• Description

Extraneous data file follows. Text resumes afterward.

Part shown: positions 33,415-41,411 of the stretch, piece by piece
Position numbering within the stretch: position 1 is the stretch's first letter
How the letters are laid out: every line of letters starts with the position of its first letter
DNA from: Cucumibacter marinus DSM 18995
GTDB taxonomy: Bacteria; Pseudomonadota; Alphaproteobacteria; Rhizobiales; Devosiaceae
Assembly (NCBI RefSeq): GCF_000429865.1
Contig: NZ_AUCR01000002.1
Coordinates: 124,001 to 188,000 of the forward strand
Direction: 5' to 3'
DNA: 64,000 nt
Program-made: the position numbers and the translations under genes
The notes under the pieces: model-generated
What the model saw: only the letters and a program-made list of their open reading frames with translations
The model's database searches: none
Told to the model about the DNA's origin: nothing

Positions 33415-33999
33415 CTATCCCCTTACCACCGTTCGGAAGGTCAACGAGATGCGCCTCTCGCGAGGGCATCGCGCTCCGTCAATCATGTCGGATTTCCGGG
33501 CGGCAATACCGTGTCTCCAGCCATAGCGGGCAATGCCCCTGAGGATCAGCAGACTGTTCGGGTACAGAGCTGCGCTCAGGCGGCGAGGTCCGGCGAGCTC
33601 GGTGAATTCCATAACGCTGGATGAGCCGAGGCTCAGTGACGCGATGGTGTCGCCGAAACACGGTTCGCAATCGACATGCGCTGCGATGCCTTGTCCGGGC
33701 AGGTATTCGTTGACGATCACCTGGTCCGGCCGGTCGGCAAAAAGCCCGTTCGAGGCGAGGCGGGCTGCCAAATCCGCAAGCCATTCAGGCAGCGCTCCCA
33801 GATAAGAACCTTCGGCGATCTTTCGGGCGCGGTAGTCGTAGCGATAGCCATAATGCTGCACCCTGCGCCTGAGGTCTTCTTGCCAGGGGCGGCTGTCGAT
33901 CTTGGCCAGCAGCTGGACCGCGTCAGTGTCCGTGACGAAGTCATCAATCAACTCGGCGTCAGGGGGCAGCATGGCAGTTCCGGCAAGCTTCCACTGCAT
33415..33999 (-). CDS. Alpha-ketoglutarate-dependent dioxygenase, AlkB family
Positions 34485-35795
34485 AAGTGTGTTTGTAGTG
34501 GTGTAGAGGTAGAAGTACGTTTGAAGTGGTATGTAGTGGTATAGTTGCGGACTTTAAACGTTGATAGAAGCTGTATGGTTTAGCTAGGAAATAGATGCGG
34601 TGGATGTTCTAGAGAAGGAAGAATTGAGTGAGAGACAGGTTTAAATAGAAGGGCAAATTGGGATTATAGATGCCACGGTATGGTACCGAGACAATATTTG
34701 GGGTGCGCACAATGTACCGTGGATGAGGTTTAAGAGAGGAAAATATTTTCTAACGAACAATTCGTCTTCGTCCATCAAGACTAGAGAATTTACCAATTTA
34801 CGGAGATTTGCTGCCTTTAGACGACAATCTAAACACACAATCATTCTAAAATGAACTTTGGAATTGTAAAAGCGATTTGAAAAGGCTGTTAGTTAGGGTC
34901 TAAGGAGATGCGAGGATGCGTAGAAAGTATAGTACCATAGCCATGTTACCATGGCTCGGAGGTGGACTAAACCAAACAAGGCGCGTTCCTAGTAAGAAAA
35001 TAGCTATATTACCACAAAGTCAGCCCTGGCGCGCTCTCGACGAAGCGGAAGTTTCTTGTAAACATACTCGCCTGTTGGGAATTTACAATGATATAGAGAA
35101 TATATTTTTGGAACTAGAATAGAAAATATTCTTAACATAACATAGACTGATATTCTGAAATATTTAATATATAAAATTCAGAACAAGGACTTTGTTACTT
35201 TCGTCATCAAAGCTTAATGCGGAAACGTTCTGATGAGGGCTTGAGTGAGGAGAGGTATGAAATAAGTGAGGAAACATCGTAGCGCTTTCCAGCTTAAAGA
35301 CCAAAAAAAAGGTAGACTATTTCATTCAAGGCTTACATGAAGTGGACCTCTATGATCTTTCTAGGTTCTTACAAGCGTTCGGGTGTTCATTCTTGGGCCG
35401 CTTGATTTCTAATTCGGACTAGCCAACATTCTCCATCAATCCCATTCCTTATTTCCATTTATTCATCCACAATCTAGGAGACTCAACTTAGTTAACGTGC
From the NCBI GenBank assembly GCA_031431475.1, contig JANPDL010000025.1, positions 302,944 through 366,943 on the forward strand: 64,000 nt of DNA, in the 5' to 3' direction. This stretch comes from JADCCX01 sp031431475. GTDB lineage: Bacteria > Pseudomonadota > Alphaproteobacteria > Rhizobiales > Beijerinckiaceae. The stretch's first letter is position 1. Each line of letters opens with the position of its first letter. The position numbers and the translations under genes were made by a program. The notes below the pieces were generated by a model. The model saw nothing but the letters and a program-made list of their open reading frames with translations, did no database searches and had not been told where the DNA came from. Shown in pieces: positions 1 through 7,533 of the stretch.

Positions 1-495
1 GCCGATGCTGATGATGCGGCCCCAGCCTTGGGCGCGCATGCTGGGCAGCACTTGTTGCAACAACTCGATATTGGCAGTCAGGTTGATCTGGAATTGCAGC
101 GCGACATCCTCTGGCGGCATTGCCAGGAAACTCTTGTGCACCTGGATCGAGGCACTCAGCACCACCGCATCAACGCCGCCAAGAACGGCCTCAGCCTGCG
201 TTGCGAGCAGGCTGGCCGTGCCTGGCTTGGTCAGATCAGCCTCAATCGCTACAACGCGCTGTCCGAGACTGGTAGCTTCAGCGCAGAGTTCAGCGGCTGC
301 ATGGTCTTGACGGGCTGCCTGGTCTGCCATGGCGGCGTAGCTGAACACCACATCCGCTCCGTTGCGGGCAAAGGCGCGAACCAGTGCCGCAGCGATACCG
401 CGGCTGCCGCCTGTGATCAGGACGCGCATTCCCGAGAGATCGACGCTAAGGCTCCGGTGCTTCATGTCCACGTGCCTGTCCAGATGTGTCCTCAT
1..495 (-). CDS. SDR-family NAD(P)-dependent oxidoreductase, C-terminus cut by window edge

This paper investigates the causes of gender wage differentials in Uganda. Given the potential differences in wage setting mechanisms between urban and rural labor markets, we break up the sample between rural and urban sub-samples. We use data from the nationally representative Uganda National Household Survey for 2002-03 (UNHS 2002/03). We employ standard decomposition techniques based on Oaxaca (1973) to decompose the gender wage gap into labor market characteristics and treatment components. The Neumark (1988) decomposition technique is used to address the "index number" problem. Further, self-selection into wage employment is controlled for using the Heckman (1979) two-step sample selection correction technique. Our empirical results suggest that a substantial portion of the gender wage differential results from employer-driven differences in treatment. This is more so in rural areas. Controlling for selection, the unexplained portion of the gender wage gap is between 61 percent and 78 percent in rural areas. In urban areas, the unexplained portion of the gender wage gap is between 41 percent and 68 percent. Further, in urban areas, 24 percent of the gender wage gap is due to nepotism toward males while 22 percent is a result of discrimination against females. In rural areas on the other hand, 68 percent of the gender wage gap is attributed to discrimination against females while only 1 percent is due to nepotism toward males. Working Paper 07-25